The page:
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June 23, 2021

Why The Stigma of Mental Illness Keeps Us Silent

Photo by Yasin Emir Akbaş on Pexels.

I’m sitting in front of my laptop, scared to death of the thoughts that keep circling in my mind.

Nobody loves me. I’m worthless. I’m more of a problem than a human being. Everyone would be so much better off without me. Life is too hard; I can’t cope anymore. I don’t want to be a burden to anyone. I just want some peace. Close to fifty years on this earth and I just can’t keep fighting this anymore.

I’m tired of therapy, of medications. Years and years of this nonsense. But those are my only options.

I become desperate to talk to someone who gets it. Someone to talk me down from the ledge. The person that I always turned to, my mother, is gone now. Two years without her comforting voice, her unconditional love.

I’m alone with this now. Nobody wants to deal with me and my depression. My suicidal thoughts. Why can’t I just decide to be happy? It’s not that hard, right?

I’m weak. I can’t hang. (Pun intended.) Life is difficult for everyone. What makes me so damn special? Pick your ass up off the floor and eat something decent! Wash the dishes. Pay those bills. Be grateful that you are still alive.

I reach out to one of my friends who understands but she’s not available. I decide to write a post on my blog. Promptly take it down for fear that everyone will think that I’m seeking attention.

Which in a way, I am.

I forget that a few people can still read what I wrote if they’ve signed up for emails every time that I write something.

A blog friend, someone that I’ve known for years messages me within a few minutes. She gets it. She knows exactly what to say.

A support group on Facebook comes to my aid. They are all kind, supportive and wonderful. I’ve never met these people but they are now my lifeline.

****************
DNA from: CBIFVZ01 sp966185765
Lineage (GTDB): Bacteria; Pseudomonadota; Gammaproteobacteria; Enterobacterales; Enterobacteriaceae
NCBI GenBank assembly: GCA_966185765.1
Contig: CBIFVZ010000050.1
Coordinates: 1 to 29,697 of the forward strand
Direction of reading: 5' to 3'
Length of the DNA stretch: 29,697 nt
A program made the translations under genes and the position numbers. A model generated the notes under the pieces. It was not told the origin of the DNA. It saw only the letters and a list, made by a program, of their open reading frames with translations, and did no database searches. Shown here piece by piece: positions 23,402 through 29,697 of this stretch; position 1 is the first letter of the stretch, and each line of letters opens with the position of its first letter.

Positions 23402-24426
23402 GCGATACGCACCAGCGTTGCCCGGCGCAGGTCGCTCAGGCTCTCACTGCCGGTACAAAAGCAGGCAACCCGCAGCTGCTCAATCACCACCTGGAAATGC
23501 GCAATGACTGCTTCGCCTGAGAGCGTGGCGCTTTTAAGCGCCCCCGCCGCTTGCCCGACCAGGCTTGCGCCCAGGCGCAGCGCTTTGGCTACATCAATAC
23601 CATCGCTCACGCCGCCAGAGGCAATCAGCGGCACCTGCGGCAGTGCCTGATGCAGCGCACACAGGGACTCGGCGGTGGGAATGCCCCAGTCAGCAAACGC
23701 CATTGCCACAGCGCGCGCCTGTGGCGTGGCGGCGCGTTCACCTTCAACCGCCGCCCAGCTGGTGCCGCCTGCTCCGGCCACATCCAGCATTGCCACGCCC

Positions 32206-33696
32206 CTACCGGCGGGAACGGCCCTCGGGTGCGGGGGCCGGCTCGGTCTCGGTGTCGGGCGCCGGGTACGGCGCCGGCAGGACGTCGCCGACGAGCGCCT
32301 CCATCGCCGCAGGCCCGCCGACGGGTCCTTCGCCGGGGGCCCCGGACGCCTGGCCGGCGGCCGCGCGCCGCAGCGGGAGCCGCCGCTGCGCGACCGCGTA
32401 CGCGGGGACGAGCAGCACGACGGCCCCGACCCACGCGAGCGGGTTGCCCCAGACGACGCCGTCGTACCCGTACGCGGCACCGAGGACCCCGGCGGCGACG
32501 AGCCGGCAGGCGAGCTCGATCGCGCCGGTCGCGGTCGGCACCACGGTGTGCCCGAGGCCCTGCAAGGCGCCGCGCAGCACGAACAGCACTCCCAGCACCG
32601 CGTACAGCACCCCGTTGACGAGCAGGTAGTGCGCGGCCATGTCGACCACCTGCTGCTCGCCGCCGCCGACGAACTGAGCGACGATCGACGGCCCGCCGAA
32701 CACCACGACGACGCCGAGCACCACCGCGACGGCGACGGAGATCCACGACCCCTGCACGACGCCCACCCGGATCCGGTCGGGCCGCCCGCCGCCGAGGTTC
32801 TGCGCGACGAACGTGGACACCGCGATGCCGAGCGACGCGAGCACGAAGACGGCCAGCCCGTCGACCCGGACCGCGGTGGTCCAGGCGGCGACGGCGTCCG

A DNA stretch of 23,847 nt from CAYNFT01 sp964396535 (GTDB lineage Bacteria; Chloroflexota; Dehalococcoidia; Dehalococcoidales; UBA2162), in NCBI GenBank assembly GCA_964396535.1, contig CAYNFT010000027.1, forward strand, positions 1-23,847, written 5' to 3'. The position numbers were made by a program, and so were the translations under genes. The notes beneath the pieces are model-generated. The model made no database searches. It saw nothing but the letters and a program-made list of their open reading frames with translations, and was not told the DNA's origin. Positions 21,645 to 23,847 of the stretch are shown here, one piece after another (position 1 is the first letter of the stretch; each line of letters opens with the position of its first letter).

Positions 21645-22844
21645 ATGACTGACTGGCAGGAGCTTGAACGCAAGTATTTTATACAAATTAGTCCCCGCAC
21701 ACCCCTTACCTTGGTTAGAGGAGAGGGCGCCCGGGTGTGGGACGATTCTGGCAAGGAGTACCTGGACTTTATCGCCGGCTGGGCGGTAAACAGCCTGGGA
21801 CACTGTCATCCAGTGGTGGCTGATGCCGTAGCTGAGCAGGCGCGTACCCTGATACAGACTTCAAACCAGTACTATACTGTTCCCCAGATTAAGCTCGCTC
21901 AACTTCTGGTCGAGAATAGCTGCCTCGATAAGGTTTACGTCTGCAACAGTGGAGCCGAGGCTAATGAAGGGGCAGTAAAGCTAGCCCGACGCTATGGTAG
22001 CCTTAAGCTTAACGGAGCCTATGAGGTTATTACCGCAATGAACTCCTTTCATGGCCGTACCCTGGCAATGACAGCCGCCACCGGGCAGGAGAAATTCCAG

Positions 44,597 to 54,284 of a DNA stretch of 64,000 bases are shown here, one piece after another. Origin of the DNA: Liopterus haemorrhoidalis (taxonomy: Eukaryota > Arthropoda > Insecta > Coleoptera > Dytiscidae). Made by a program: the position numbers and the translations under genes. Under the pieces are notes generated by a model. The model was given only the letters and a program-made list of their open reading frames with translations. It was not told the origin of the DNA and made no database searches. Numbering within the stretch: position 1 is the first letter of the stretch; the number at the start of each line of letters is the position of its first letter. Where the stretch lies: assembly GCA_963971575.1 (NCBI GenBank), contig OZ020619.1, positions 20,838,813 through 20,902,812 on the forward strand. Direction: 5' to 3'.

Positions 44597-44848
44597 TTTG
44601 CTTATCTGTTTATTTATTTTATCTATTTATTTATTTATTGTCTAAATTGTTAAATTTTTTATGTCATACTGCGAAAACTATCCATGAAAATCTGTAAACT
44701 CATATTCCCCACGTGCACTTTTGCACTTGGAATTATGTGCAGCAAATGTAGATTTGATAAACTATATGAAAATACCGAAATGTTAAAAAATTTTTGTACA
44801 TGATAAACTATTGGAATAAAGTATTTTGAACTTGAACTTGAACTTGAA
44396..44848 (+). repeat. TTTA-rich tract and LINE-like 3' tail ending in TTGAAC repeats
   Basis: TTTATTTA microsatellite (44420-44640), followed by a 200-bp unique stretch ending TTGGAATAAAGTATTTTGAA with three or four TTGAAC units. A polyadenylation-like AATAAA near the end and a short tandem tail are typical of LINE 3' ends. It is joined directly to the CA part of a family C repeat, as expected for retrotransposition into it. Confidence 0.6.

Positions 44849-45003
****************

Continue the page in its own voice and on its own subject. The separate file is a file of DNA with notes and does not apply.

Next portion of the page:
Because I am ashamed to tell anyone in my family what I am feeling. They’d believe that I am being a drama queen. I’ve felt the stigma since I was a young girl. Back then, we didn’t talk about this sort of thing. We kept it on the down-low. That was what I was taught my entire life.

The stigma of mental illness will always exist because those who don’t have it are usually speechless, angry, or disgusted.

This fact both angers and makes me hurt deep down in my heart. This is why I stay silent. I keep it all to myself. I could win an acting award for best female performance in a dark comedy.

No, I’m fine. Really. I’m good, I promise. Don’t worry about me.

I’m so exhausted. Yes, from fighting the depression and ugly, self-destructive thoughts that invade my chemically imbalanced brain. Yet I’m also defeated by the feeling of shame that I’ve had since I was a kid. Because there are so few people that I know who don’t take me seriously when I tell them that I’m struggling with my mental health.


That’s how it’ll go my entire life, I’ll always have episodes like this. It is inevitable. From past experience, I’ve been treated like a clump of dog shit on a pair of expensive shoes by some people when I’ve told them how I was feeling.

Or possibly even worse, indifference and avoidance.

We see memes on Facebook about ending the stigma, telling people like myself to reach out. This is difficult to do when often, our hand gets slapped away.

I cry, hugging myself, rocking back and forth. I am frightened. I don’t really want to die. Innately, I understand that life is a precious gift. That knowledge becomes foggy during a bout of depression. All I want is reassurance that people care and are willing to put in the empathy to help me save my life.

Even people that I’ve never met before. Sometimes, the right words on my computer screen give me enough hope to hang on for one more day.

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